Saturday, 11 September 2010

Doctor Who at the Proms 2010 (BBC Three)

Doctor Who is one of those shows that you didn't realise you cared so much about, until it isn't on telly anymore. How I managed to grow up in a Doctor-less era, I do not know. I didn't cower behind the sofa at Daleks, or run around the house brandishing an item of cutlery for a sonic screwdriver. In my eyes, Doctor Who was, until fairly recently, just a creepy sci-fi show about an old man with a motheaten scarf being chased by irritating talking dustbins. Not anymore.

Last night, BBC3 showed coverage of Doctor Who at the Proms, a night dedicated to the spectacular music inspired by and featured in the newest regeneration of the television programme. I knew that the theme song was pretty special, but the music of Doctor Who had honestly washed over my head, as I became enthralled by the Ood, terrified by the Weeping Angels and oddly attracted to The Doctor. So, to have a show that focussed entirely on the music, expertly composed by Murray Gold, showed me just how instrumental (no pun intended) it is in drawing viewers into the programme. Gold taps into a sense of drama and excitement that is usually reserved for the Hollywood's summer blockbusters, while also producing pieces of such quiet intensity that you forget this is a sci-fi adventure soundtrack at all.

The BBC Concert Orchestra of Wales provided the evening's soundtrack at none other than London's Royal Albert Hall - some would say, the greatest music venue in Britain. As the show began, I was pleased to see hundreds of children in the seats with their parents, and quietly thought, If Doctor Who can't make these kids love classical music, there's no hope. The Doctor did not disappoint. The music was breathtaking, exciting, moving and thrilling. I watched audience members grin as the huge screens set up behind the orchestra and choir replayed their favourite scenes from the show to the soundtrack which filled the concert hall. However, there was more to this concert than incredible music and film. Mid-way through the evening, in a song aptly titled I am the Doctor, monsters began to appear in the aisles and on the stage. Judoons stomped down the stairs, Vampire Women hissed through their fangs at unsuspecting children, The Sylurians sauntered amongst the orchestra and CyberMan crashed around amongst the spectators. Children gasped and pointed excitedly from their seats. There were more than a few trembling lips. And yet the concert got better, a Dalek appearence and a Weeping Angel capped off the monstrous freak show, transporting the audience into the world of The Doctor. It's hard to explain how exciting this was just watching at home. I cannot imagine the pulsing, fluttering heartbeats of the people who were there! And then the most exciting part yet - The Doctor appeared, in charcacter, blundering around with some broken piece of spaceship which glowed lime green. It was amazing - children and adults were transfixed. A stroke of brilliance!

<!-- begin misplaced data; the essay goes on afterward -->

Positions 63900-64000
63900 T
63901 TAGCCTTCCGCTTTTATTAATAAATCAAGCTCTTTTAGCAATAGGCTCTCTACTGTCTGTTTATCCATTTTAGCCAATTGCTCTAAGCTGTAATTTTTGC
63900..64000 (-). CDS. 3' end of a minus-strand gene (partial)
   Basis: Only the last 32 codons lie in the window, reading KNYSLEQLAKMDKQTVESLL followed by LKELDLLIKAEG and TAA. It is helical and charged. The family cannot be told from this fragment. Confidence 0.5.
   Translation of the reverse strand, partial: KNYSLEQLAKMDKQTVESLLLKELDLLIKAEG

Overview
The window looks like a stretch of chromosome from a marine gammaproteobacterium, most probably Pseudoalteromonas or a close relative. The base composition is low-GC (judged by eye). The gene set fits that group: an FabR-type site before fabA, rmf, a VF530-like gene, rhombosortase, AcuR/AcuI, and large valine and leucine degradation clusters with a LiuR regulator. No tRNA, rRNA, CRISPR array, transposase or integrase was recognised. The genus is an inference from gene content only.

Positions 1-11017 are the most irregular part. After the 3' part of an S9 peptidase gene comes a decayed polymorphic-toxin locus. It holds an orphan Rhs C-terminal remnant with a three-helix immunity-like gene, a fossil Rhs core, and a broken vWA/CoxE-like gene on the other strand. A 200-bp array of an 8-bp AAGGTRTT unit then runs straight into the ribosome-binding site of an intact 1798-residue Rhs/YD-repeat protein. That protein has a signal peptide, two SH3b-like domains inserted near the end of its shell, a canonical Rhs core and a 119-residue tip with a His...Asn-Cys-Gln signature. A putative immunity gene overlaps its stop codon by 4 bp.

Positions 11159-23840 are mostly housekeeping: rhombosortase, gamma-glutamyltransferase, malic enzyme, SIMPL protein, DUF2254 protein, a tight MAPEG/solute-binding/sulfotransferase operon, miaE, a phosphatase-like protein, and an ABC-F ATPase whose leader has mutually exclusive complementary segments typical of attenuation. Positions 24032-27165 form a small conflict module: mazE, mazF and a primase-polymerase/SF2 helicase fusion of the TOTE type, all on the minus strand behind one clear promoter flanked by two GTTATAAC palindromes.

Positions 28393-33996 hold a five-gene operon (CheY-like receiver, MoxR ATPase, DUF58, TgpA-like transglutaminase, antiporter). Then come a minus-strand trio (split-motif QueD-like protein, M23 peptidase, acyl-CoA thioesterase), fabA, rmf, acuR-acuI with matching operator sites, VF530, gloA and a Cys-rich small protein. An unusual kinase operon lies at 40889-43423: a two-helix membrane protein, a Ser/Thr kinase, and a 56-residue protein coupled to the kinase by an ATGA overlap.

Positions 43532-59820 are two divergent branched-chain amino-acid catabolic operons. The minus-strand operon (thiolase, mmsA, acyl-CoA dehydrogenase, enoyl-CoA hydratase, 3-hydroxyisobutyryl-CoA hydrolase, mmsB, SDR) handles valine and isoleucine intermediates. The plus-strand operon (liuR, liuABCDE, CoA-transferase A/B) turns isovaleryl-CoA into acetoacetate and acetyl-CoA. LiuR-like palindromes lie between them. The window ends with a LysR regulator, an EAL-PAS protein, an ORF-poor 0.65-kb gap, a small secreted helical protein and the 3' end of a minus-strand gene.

By this point I was whipped up into such a frenzy that the next piece of music finished me off. This piece of music, in many variations, has always accompanied The Doctor in his 10 regenerations over the years. As the orchestra began, the screens showed us William Hartnell, the first Doctor. At this stage, Mums and Dads were reduced to excitable teens. An affectionate applause went up as Tom Baker's Doctor appeared and then regenerated. The music, soaring, took us from 1963 to 2005 and Christopher Ecclestone who brought The Doctor back to our screens after 9 long years. Ecclestone did it for me, gave The Doctor a real credibility. He was stern and serious, but genuine and loving. However, as Ecclestone regenerated into David Tennant, perhaps the most beloved and now iconic Doctor, the concert hall filled with such whoops and cheers (and tears) that I could not believe. I cried at Tennant's last episode, and here it was again with heart-wrenching live orchestral music being viewed communally by hundreds of thousands of people. Tennant became Smith (The Eleventh Doctor) and more cheering erupted but I was long gone. Weeping into my fleecey blanket, I was completely overwhelmed by the emotion of that music, and that show.

Wow. Heavy. The evening's programme ended, of course, with the Doctor Who Theme. Dramatic, grand and frightening, it was the perfect climax to an entirely unexpectedly thrilling concert. Who says classical music is boring and old-hat? I only hope that lots of children got to see it, too. Doctor Who and Murray Gold beat Hannah Montana and the Jonas Brothers any day!

My Rating: ***** 5 stars/5 stars (duuuh)
Recommendation: Please go and watch this on BBCiPlayer! Oh, and buy the soundtrack.

No comments: